The 16/18-action plan highlights the importance of ‘speaking out against intolerance including advocacy of religious hatred that constitutes incitement to discrimination, hostility or violence’. Members of parliament, as elected representatives of the People and as individuals enjoying a high public profile, are extremely well placed to fulfil this commitment and to contribute to the fight against religious discrimination and intolerance. To help encourage and support parliamentarians in this regard, in late 2014 a group of thirty MPs met in Oslo to found the ‘International Panel of Parliamentarians for Freedom of Religion or Belief’ (IPPFORB) and signed the ‘Oslo Charter’ (the Panel’s founding document). IPPFORB works to leverage the power and influence of parliamentarians in support of the implementation of resolution 16/18 via international meetings and capacity-building programmes.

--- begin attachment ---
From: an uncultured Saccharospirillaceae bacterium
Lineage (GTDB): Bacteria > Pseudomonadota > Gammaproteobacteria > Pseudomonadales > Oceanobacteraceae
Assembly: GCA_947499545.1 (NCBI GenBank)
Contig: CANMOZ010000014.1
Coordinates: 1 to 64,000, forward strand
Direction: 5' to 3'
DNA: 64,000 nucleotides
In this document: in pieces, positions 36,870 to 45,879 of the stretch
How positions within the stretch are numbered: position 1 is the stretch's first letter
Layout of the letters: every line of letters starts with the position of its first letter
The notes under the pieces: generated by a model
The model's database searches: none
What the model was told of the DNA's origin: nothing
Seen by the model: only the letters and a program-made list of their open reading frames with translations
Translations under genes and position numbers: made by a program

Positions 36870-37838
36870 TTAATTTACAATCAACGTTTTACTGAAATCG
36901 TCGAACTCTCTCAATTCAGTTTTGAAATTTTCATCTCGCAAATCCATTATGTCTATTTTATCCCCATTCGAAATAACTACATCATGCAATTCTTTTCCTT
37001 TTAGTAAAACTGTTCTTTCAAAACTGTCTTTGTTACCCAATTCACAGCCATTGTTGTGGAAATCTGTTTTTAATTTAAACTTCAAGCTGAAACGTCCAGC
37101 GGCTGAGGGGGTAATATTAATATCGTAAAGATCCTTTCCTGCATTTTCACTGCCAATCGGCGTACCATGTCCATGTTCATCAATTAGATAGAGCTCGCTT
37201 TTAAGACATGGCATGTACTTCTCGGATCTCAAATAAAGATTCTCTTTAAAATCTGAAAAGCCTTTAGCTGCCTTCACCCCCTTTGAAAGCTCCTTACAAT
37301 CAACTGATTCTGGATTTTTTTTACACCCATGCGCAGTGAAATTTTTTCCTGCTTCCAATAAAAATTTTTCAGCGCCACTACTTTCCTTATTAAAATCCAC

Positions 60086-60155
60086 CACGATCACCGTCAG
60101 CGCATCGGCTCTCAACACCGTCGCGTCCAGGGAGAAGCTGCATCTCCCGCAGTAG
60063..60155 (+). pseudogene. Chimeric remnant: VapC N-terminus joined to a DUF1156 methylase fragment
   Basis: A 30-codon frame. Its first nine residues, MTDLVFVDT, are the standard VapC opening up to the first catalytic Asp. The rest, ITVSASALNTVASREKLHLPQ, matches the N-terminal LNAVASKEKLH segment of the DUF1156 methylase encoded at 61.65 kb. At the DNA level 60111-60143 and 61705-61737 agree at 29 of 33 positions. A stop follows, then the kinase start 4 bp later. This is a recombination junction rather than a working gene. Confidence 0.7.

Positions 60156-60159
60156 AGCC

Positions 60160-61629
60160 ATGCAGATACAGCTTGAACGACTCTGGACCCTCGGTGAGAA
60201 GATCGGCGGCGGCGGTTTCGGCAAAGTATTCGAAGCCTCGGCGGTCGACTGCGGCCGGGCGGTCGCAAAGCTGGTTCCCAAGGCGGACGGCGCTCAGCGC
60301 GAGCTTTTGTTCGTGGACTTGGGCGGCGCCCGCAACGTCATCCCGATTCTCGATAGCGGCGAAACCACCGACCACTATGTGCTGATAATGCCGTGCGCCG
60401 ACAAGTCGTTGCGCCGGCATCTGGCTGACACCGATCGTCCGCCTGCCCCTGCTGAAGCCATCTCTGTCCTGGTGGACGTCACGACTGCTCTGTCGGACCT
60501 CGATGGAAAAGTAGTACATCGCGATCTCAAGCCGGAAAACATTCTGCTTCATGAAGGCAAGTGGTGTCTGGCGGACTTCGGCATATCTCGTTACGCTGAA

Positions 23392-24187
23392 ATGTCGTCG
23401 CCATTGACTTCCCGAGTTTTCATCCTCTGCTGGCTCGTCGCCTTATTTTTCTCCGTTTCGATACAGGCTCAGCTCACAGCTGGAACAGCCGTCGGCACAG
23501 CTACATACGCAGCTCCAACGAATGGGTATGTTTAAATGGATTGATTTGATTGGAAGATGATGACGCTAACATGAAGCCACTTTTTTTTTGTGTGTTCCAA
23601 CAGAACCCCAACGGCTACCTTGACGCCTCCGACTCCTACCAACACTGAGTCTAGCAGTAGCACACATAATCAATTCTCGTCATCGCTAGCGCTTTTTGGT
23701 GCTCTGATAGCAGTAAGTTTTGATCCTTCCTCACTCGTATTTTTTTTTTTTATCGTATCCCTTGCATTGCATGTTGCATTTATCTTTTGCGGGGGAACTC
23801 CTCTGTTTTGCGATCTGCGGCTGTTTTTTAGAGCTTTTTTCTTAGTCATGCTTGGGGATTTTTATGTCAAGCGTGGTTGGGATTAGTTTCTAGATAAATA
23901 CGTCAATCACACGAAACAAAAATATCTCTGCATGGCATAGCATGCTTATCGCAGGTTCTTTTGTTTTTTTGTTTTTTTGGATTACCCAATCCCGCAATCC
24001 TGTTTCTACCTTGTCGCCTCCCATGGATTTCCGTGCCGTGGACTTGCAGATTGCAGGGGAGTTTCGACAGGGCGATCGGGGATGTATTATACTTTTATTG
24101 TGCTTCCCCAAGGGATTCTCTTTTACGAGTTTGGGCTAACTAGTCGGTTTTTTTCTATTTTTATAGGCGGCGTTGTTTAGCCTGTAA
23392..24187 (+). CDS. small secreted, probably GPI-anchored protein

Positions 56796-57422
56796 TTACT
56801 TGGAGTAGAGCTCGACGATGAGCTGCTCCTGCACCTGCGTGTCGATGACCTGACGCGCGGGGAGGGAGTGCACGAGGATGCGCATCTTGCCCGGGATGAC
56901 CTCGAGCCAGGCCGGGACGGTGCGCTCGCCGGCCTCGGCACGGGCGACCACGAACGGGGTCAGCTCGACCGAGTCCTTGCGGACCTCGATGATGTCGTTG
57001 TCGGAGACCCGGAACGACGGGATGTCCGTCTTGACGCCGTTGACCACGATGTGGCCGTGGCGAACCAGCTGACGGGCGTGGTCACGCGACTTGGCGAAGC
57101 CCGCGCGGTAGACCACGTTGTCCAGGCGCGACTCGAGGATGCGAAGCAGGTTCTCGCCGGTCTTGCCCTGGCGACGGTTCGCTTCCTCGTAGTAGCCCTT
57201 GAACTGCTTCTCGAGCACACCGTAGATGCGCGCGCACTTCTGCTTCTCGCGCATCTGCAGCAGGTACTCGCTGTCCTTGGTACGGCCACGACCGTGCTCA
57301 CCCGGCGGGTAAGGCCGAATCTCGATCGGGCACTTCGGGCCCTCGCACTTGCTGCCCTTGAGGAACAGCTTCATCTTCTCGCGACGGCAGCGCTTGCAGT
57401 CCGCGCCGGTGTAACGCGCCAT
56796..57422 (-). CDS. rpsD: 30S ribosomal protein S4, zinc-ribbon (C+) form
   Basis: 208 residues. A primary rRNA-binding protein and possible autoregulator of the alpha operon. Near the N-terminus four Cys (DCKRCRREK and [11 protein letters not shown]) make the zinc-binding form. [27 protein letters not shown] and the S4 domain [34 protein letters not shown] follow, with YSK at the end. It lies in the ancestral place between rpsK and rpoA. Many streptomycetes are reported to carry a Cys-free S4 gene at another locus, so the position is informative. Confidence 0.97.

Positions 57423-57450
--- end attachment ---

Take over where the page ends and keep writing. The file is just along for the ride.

The network provides parliamentarians with trainings, organises high-level events, conducts fact-finding and solidarity missions and carries out advocacy initiatives to build networks, encourage proactive actions and equip parliamentarians to develop strong domestic legislations. Recently, IPPFoRB brought four parliamentarians from Canada, Indonesia and South Africa to the US Ministerial to Advance the Religious Freedom in Washington D.C. in July 2019.

There are numerous examples reported by IPPFORB of parliamentarians around the world helping to take forward parts of the 16/18-action plan.

Parliamentarians also have a convening power in other related international frameworks such as the Rabat Plan of Action. For example, national legislatures can be an important space for dialogue between political leaders and religious community leaders.